Learnings from Black Friday 2015
In our last newsletter of 2015, we're focusing on what we've learned so far from Black Friday 2015. We asked key industry insiders for their insights into peak trading – and what lessons retailers might take from it for their trading in the next year. Expect to be surprised on Black Friday as Christmas shopping continues to change
Last year Black Friday took retailers by surprise because it was so busy online. This year, the surprise was that it was so quiet in store. Andy Mulcahy, editor at IMRG says this has become the day's hallmark. "The thing that has perhaps come to best characterise Black Friday is its capacity to surprise," says Mulcahy. "Last year it was the unprecedented scale, this year it was the empty shops – and it doesn’t quite feel like it’s settled into a reliable pattern yet either.
"While many extended their campaigns over a week or longer there are still huge discounts widely available from retailers so, from the perspective of shoppers at least, the opportunity to bag a mass sales event bargain has never really ended. The Christmas peak – included the traditional post-Christmas sales period – is in the process of being reshaped and it very much remains a story of evolving rather than evolved."But what a difference planning makes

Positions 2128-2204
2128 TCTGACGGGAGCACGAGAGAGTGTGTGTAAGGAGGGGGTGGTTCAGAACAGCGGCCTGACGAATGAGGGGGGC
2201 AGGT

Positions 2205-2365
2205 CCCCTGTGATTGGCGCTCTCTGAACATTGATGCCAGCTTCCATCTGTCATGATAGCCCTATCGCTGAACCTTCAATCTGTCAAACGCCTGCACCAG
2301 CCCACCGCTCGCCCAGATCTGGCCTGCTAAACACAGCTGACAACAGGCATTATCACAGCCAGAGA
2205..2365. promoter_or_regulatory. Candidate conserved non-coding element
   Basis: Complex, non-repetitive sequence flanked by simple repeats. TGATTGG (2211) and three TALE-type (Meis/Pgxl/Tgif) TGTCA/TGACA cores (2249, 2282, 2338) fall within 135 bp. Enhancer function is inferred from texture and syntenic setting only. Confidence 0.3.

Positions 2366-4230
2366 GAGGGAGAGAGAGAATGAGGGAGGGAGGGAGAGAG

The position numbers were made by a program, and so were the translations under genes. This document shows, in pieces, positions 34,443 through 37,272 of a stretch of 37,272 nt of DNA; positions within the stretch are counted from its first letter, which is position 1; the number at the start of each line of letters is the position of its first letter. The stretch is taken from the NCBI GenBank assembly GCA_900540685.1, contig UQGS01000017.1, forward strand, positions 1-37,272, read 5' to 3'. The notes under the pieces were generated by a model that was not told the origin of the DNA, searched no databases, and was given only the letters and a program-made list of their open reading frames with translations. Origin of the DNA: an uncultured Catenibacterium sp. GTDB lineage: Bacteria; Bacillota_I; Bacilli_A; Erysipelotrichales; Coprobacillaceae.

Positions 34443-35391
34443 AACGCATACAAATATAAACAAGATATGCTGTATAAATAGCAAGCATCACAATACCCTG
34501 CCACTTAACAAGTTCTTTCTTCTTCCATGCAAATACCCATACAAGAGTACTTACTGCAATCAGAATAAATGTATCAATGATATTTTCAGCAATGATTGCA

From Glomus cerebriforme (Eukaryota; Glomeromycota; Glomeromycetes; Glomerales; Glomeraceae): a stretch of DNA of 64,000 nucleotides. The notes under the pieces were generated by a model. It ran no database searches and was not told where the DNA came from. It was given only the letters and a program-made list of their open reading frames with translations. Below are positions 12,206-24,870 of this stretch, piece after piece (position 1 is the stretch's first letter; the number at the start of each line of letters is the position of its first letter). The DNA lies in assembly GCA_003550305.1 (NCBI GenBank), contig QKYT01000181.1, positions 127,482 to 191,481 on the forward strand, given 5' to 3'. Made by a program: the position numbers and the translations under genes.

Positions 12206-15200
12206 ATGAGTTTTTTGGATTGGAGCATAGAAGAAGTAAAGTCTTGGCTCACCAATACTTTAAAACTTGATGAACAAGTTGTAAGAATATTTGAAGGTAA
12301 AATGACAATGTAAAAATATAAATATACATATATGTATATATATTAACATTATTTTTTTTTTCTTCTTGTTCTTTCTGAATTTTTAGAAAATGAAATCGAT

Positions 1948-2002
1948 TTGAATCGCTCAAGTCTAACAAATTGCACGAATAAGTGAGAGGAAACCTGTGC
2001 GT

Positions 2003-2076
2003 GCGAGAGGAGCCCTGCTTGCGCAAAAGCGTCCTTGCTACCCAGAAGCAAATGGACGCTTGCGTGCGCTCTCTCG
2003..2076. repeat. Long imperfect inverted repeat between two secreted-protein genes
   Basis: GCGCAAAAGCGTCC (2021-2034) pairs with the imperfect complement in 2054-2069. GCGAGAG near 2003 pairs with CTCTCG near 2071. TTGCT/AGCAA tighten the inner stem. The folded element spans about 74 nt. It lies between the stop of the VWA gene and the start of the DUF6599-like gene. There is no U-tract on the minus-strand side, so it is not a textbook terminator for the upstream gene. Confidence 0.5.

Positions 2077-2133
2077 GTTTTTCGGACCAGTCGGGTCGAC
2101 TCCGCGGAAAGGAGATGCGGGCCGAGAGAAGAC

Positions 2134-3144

Planning for Black Friday 2015 started in the early months of this year, after traders and carriers were surprised by overwhelming sales last year, dubbed a retail tsunami by the IMRG. The results, says Patrick Wall of delivery management software company MetaPack , are clear to see.
“This was an entirely different Cyber Weekend to previous years for many different reasons," said Wall. "With preparation by retailers and carriers made long in advance and with a much greater degree of collaboration and communication, all parties were able to forecast consumer behaviour with more accuracy. This in turn helped to ensure the supply chain and logistics were able to withstand increased volume and remain strong and stable throughout.
“There was a longer run-up to the Cyber Weekend in terms of offers and discounts being made, and many of these were extended way beyond the weekend, which meant that the impact of the huge orders was spread over more days, and this helped to keep processes manageable and enabled retailer delivery promises to be met.
“We will look back on the Cyber Weekend 2015 knowing that we learnt from the lessons of previous years, and put in place mechanisms that will stand us in good stead in the years to come.”Make the most of customer data gained over Black Friday 2015
Black Friday was the biggest shopping day of the year, and that means retailers are gaining information from both new and existing shoppers. Steve Ledgerwood, managing director UK, at Emarsys
, says Black Friday is growing fast, and it's a great opportunity to boost revenue and conversion from customers.